This one might sound like we’re stating the obvious but stick with us! Sometimes, we’ve been looking at flight prices for a particular place and we’ve thought “great, that looks cheap, let’s go!”. However, once we’ve looked further into it, adding baggage or pre-booked seats ramps up the flight price. Alternatively, flight prices might be fine but accommodation prices are through the roof. Or the travel from the airport to the accommodation adds another £50 each. Sometimes, it’s cheap to get there and stay, but food and activities cost a bomb – it all mounts up and suddenly, what started as a cheap weekend trip costs the same as a few weeks away somewhere exotic! Do your research, check out what the costs are. You might find that those cheap flights are accompanied by an expensive place to stay. On the flip side, you might also find that more expensive flights are balanced out by really cheap accommodation, meaning you can travel further or stay longer than you first anticipated!

Get Prepping

We can’t stress enough how much research we do before a trip! It’s great to simply turn up to a place and go with the flow. There is nothing quite like the sense of adventure you get with a flexible route – however, when you are short on time, it can mean that you don’t get the most out of your trip. By researching properly, you can be informed about the best approach: to just go with the flow or to book things in advance so that you don’t miss out. A good example was when we visited Alcatraz: without booking, we’d have missed out on an amazing experience! Do your research – what is nearby? Can you add a stop over into your trip? What do you absolutely need to book? By working out a good plan in advance, you can maybe get to see a few extra places for very little cost. Make sure that your time and your budget work for you!

Think About When You Travel

Particularly for short breaks away, consider when you travel. Most people can get away over a weekend, however this obviously means that there are more demands on flights and accommodation at these times. For short breaks, we try to pick times of the year where most people are not looking to travel – in term time, through the week, avoiding national holidays at the destination we are travelling to. This means you can usually get cheaper fares with less crowds. Using Skyscanner’s ‘price alert’ email will let you know of the best times to travel to your chosen destination.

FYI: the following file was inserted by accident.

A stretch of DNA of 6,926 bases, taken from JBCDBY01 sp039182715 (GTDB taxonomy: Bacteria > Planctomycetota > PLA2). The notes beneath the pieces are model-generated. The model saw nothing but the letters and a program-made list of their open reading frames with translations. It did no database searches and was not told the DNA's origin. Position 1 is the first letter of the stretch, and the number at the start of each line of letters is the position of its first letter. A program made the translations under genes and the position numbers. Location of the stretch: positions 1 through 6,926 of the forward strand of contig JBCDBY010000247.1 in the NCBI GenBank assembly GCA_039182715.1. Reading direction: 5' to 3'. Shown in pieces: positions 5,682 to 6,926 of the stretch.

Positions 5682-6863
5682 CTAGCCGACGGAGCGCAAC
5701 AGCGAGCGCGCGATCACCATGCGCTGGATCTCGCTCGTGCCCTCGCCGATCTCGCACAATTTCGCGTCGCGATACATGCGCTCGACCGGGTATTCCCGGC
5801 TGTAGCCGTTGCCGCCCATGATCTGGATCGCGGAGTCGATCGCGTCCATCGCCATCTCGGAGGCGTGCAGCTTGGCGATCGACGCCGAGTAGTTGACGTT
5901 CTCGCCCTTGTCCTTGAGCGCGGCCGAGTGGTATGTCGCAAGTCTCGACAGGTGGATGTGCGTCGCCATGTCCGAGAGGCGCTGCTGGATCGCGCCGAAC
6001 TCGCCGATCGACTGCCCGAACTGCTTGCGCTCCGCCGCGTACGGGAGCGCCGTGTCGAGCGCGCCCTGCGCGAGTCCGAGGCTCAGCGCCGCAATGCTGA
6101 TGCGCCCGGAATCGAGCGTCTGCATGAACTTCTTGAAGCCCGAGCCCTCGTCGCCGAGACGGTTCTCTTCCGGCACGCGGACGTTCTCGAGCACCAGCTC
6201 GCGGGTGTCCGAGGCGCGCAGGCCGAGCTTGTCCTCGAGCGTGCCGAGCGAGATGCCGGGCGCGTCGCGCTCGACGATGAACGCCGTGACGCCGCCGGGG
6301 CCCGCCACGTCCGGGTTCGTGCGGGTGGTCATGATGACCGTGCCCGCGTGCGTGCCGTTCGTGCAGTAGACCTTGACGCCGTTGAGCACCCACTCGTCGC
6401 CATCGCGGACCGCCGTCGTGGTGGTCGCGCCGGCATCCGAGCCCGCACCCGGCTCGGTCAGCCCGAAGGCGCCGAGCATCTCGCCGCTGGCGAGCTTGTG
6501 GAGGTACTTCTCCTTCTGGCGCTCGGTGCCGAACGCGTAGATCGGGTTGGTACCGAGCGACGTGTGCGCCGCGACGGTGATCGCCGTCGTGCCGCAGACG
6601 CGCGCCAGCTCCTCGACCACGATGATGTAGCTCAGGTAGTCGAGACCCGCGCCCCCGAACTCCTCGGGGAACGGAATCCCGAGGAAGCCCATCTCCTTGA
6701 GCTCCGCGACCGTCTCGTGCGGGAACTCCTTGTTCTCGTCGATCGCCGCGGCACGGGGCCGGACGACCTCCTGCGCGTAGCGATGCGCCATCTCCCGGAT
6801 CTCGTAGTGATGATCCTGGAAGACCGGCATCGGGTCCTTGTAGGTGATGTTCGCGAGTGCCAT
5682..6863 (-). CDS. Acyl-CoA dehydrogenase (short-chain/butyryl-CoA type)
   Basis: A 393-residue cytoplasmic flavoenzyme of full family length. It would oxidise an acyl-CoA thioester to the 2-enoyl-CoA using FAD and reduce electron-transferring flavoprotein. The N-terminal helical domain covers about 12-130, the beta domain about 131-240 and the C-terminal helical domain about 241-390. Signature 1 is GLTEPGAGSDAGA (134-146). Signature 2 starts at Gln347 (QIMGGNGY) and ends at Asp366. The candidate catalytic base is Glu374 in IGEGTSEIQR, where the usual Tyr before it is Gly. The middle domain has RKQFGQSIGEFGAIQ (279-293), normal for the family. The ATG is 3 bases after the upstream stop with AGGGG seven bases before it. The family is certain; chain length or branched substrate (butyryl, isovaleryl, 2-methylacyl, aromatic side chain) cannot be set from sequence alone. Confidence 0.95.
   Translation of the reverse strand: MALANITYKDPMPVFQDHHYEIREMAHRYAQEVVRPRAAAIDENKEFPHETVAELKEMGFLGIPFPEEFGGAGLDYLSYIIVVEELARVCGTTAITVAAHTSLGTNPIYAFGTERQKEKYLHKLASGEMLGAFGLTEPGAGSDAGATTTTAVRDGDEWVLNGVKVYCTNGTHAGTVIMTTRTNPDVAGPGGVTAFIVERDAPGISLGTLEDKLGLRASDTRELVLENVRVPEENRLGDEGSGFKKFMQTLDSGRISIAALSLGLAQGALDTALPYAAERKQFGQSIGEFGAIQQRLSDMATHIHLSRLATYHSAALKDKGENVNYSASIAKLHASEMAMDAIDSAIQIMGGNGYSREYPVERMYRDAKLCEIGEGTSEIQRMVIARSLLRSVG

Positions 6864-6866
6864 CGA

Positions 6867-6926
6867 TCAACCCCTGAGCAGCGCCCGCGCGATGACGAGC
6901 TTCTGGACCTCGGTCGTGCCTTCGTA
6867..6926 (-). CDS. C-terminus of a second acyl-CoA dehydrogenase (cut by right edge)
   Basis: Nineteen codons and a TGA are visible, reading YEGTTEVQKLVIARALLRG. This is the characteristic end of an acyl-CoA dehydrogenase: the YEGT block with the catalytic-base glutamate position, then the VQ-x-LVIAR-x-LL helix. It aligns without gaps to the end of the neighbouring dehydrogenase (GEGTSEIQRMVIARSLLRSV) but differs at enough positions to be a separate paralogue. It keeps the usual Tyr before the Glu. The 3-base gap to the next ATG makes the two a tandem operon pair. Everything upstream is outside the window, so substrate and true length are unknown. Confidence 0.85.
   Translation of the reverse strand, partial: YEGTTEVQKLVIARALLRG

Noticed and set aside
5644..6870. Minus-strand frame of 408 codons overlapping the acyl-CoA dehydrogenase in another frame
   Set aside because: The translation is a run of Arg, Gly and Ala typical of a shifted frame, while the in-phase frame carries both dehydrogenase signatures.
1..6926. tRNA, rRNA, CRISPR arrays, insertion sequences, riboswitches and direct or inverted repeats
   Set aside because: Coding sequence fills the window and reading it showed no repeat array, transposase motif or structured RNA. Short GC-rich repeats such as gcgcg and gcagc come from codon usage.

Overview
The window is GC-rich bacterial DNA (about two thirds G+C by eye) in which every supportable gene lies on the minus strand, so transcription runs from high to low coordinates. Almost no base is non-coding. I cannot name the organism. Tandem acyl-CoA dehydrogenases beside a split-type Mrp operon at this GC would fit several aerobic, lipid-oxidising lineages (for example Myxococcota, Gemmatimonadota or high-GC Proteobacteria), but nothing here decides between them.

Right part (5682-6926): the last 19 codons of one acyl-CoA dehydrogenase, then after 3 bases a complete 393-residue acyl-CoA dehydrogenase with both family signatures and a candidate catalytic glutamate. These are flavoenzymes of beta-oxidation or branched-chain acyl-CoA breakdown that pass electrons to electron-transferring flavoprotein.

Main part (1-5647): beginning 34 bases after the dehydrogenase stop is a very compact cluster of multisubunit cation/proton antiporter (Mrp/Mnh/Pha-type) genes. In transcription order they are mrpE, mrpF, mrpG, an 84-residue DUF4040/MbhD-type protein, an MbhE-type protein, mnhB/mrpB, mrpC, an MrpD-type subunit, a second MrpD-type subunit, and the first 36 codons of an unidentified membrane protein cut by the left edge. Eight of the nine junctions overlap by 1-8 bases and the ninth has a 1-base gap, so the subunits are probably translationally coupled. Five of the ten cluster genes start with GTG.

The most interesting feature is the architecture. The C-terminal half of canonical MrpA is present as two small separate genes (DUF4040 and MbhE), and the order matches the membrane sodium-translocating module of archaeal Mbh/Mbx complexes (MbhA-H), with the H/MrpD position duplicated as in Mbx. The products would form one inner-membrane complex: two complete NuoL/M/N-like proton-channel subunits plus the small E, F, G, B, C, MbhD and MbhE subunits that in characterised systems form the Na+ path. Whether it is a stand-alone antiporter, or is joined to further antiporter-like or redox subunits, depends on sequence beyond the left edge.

For big trips, we book our flights around 6 months in advance and pay them off bit by bit. It allows you to get a clear savings plan in place to afford those trips that are a little more expensive. For long-haul flights, we tend to use Trailfinders in the UK – usually putting down a small deposit and then paying off the flights month by month until around six weeks before the trip.

Ask The Locals

How often do we hear of people visiting our local area and think ‘I wouldn’t have gone there!!’ It’s exactly the same when we travel! Find a local, a waiter, bar staff or park worker and ask them where they would spend an hour or two if they weren’t working. You get lots of cool ideas and often, they aren’t the ones on the usual tourist lists. You are far more likely to get a personal experience of the place you are visiting and there is a chance that you’ll make a new friend!

Ask other Travellers

This sounds simple, and it really is! Similar to the previous tip, travellers have their own set of experiences and knowledge about places to visit, travelling on the cheap and sharing ways of making your adventure even more awesome! Part of travelling is meeting new people, so start a conversation! I’m terrible at speaking to new people so I’ve learnt to start small; ask for a recommendation on what food tastes great and build up to asking about good places to spend an hour or so. We’ve found some real gems through this method that we would have otherwise missed.

Consider How Long To Spend In a Location

When you are looking at planning a trip, write down all of the ‘must do’ activities you want to experience. Estimate how much time they will take, then add on an extra day to ensure that you have time to ‘go off plan’ or be side tracked by something shiny (it happens to me a lot!). This should give you a good idea of how long to stay in one place without missing out on the main things you want to do.

Do you have other tips to make your trip go smoothly or to get more from your money? We’d love to hear from you!!